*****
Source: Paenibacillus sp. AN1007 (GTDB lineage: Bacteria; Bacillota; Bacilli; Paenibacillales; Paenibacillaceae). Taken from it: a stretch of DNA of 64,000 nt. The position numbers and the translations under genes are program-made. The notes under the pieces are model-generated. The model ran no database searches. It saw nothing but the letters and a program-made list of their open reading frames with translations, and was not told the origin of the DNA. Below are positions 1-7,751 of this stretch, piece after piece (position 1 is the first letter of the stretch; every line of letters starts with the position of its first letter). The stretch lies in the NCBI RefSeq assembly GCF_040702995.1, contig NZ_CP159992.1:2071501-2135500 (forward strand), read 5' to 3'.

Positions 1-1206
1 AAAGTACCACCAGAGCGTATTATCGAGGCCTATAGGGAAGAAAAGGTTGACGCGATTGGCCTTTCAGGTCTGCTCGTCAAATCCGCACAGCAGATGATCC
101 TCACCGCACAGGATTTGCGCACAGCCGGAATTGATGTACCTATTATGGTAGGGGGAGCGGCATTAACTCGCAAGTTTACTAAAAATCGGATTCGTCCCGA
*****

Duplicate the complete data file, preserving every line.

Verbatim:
Source: Paenibacillus sp. AN1007 (GTDB lineage: Bacteria; Bacillota; Bacilli; Paenibacillales; Paenibacillaceae). Taken from it: a stretch of DNA of 64,000 nt. The position numbers and the translations under genes are program-made. The notes under the pieces are model-generated. The model ran no database searches. It saw nothing but the letters and a program-made list of their open reading frames with translations, and was not told the origin of the DNA. Below are positions 1-7,751 of this stretch, piece after piece (position 1 is the first letter of the stretch; every line of letters starts with the position of its first letter). The stretch lies in the NCBI RefSeq assembly GCF_040702995.1, contig NZ_CP159992.1:2071501-2135500 (forward strand), read 5' to 3'.

Positions 1-1206
1 AAAGTACCACCAGAGCGTATTATCGAGGCCTATAGGGAAGAAAAGGTTGACGCGATTGGCCTTTCAGGTCTGCTCGTCAAATCCGCACAGCAGATGATCC
101 TCACCGCACAGGATTTGCGCACAGCCGGAATTGATGTACCTATTATGGTAGGGGGAGCGGCATTAACTCGCAAGTTTACTAAAAATCGGATTCGTCCCGA